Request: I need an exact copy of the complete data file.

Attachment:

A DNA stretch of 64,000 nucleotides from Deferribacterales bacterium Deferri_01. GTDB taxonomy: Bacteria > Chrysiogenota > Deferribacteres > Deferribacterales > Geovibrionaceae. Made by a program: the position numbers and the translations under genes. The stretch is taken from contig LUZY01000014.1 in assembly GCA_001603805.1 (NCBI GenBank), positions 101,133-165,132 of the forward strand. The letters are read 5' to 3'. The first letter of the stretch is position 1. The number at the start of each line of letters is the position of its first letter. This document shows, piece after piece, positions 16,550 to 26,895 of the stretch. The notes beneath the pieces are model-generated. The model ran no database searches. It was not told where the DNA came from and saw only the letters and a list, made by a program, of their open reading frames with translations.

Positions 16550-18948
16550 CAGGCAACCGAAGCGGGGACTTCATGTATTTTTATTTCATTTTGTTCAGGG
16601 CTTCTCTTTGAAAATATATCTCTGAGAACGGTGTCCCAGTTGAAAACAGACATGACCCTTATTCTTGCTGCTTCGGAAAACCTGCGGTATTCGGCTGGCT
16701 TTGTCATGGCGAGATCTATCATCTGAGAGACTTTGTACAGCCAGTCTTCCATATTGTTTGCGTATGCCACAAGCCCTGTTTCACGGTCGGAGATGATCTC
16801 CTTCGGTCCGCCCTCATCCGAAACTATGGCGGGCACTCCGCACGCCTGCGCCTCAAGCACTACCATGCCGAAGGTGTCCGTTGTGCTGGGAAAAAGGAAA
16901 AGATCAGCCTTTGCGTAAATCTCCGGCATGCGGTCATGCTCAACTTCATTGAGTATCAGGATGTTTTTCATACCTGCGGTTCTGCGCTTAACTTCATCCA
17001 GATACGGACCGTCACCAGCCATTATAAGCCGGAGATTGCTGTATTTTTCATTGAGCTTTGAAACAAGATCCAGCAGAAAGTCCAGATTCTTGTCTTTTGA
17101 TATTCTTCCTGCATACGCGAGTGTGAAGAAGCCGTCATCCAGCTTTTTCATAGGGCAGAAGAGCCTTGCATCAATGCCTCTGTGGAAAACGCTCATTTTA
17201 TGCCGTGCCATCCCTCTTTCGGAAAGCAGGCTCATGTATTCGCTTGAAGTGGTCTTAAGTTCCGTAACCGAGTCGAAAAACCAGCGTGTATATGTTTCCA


A DNA stretch of 64,000 nucleotides from Deferribacterales bacterium Deferri_01. GTDB taxonomy: Bacteria > Chrysiogenota > Deferribacteres > Deferribacterales > Geovibrionaceae. Made by a program: the position numbers and the translations under genes. The stretch is taken from contig LUZY01000014.1 in assembly GCA_001603805.1 (NCBI GenBank), positions 101,133-165,132 of the forward strand. The letters are read 5' to 3'. The first letter of the stretch is position 1. The number at the start of each line of letters is the position of its first letter. This document shows, piece after piece, positions 16,550 to 26,895 of the stretch. The notes beneath the pieces are model-generated. The model ran no database searches. It was not told where the DNA came from and saw only the letters and a list, made by a program, of their open reading frames with translations.

Positions 16550-18948
16550 CAGGCAACCGAAGCGGGGACTTCATGTATTTTTATTTCATTTTGTTCAGGG
16601 CTTCTCTTTGAAAATATATCTCTGAGAACGGTGTCCCAGTTGAAAACAGACATGACCCTTATTCTTGCTGCTTCGGAAAACCTGCGGTATTCGGCTGGCT
16701 TTGTCATGGCGAGATCTATCATCTGAGAGACTTTGTACAGCCAGTCTTCCATATTGTTTGCGTATGCCACAAGCCCTGTTTCACGGTCGGAGATGATCTC
16801 CTTCGGTCCGCCCTCATCCGAAACTATGGCGGGCACTCCGCACGCCTGCGCCTCAAGCACTACCATGCCGAAGGTGTCCGTTGTGCTGGGAAAAAGGAAA
16901 AGATCAGCCTTTGCGTAAATCTCCGGCATGCGGTCATGCTCAACTTCATTGAGTATCAGGATGTTTTTCATACCTGCGGTTCTGCGCTTAACTTCATCCA
17001 GATACGGACCGTCACCAGCCATTATAAGCCGGAGATTGCTGTATTTTTCATTGAGCTTTGAAACAAGATCCAGCAGAAAGTCCAGATTCTTGTCTTTTGA
17101 TATTCTTCCTGCATACGCGAGTGTGAAGAAGCCGTCATCCAGCTTTTTCATAGGGCAGAAGAGCCTTGCATCAATGCCTCTGTGGAAAACGCTCATTTTA
17201 TGCCGTGCCATCCCTCTTTCGGAAAGCAGGCTCATGTATTCGCTTGAAGTGGTCTTAAGTTCCGTAACCGAGTCGAAAAACCAGCGTGTATATGTTTCCA